Making College Pay
Making College Pay: An Economist Explains How to Make a Smart Bet on Higher Education.
A leading economist makes the case that college is still a smart investment, and reveals how to increase the odds of your degree paying off.
The cost of college makes for frightening headlines and politics. The outstanding balance of student loans is over $1.5 trillion nationally, while tuitions continue to rise. And with most students currently attending classes remotely from their dorm or childhood bedrooms, we have to wonder: Is college really worth it?
From a financial perspective, the answer is yes, says economist Beth Akers: the average college graduate earns a million dollars more over their lifetime than someone without a degree. And the most elite 4-year colleges deliver 15 percent return on investment—double that of the stock market. Moreover, despite all the horror stories about burdensome student debt, most graduates actually owe very little in monthly payments, relative to their income.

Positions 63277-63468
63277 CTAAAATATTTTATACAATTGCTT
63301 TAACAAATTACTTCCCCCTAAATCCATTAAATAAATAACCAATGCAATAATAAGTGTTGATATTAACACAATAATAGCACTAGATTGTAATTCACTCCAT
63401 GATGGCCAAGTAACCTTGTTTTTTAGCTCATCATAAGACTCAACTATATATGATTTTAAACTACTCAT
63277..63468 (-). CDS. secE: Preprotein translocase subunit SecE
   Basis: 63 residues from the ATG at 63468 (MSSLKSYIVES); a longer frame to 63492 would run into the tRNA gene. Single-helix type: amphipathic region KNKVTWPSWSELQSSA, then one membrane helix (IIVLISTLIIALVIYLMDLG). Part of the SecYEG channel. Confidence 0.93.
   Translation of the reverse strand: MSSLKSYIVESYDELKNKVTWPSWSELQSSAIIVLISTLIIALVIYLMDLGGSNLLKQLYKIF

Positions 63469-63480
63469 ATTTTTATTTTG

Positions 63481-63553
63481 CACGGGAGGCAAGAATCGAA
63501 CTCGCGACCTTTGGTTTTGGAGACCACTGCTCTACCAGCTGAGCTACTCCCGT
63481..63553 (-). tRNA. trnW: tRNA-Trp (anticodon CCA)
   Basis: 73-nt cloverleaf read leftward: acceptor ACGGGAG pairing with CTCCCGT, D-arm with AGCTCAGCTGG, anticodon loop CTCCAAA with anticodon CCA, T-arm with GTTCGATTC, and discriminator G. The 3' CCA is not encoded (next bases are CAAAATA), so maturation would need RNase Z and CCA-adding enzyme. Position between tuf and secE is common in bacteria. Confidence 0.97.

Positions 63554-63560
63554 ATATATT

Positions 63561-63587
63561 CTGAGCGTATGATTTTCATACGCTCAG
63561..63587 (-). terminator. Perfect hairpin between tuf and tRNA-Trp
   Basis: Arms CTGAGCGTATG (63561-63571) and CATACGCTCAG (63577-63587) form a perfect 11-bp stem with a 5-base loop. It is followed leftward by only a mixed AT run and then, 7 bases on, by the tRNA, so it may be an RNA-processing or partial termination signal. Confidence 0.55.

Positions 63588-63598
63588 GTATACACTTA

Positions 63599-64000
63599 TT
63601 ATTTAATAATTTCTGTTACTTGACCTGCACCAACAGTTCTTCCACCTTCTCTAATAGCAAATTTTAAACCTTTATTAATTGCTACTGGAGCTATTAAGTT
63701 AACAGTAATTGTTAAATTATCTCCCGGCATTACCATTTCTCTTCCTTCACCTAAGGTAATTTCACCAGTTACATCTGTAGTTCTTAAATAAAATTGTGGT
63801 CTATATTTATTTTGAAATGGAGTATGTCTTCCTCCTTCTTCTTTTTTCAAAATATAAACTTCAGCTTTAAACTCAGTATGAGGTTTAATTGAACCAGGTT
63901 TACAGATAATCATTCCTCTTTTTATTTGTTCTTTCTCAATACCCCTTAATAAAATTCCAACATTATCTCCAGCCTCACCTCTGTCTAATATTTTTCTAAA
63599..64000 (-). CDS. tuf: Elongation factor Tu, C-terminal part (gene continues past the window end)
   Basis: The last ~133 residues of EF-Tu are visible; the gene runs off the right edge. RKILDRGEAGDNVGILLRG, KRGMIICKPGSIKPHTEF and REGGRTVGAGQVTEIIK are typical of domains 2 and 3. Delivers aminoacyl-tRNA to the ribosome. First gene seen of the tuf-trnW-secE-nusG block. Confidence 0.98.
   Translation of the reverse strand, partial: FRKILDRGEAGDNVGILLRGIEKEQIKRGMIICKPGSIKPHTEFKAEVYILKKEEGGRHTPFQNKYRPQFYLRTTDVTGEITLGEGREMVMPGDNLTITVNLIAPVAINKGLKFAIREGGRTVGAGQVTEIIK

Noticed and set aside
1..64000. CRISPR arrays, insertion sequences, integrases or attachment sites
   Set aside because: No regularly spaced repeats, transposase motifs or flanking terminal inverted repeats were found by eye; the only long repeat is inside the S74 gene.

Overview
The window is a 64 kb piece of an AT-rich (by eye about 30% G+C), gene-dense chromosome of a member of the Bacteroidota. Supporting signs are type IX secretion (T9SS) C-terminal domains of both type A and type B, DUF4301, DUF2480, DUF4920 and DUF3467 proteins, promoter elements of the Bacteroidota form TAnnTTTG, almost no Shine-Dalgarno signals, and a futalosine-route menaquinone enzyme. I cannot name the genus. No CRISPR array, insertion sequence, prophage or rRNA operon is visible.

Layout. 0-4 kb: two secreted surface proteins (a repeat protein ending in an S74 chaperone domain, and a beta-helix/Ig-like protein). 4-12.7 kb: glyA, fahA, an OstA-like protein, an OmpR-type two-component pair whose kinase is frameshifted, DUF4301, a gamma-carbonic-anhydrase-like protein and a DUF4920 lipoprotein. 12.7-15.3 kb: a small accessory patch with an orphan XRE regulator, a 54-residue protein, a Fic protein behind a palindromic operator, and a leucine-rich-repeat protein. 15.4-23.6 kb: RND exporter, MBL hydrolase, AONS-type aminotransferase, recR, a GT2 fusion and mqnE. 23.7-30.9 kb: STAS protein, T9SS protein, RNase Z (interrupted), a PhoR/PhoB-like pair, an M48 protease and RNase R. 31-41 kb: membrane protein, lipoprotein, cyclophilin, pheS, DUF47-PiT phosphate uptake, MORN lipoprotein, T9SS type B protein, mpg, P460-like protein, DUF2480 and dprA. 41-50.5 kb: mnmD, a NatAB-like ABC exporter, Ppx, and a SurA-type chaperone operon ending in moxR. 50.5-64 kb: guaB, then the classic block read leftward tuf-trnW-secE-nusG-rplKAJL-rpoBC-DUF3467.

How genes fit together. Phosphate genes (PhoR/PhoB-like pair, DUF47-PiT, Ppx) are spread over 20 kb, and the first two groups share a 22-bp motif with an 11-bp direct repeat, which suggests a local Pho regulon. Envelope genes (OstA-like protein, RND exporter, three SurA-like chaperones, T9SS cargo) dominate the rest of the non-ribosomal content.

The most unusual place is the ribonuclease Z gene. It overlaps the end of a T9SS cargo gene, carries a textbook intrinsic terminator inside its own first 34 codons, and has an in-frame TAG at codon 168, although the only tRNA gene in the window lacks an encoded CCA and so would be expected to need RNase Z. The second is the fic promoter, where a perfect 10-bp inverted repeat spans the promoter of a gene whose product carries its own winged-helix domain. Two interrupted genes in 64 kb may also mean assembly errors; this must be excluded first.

Yes, college is expensive. But when we look at college for what it is - an investment in future opportunities, job security, and earnings - Akers argues, we see that the price isn’t the problem: it’s the risk that your investment might not pay off. In Making College Pay, she shows how to stack the deck in your favor by making smart choices about where to go, what to study, and how to pay for it. Readers will learn:
Why choosing the right major matters more than where you enroll
The best metric for picking a college (hint: not prestige, selectivity, or ranking).
Why borrowing is often best, even if you can afford to pay outright.
How to hedge your bets by unbundling the college experience, or transfer your risk using tools like income-sharing agreements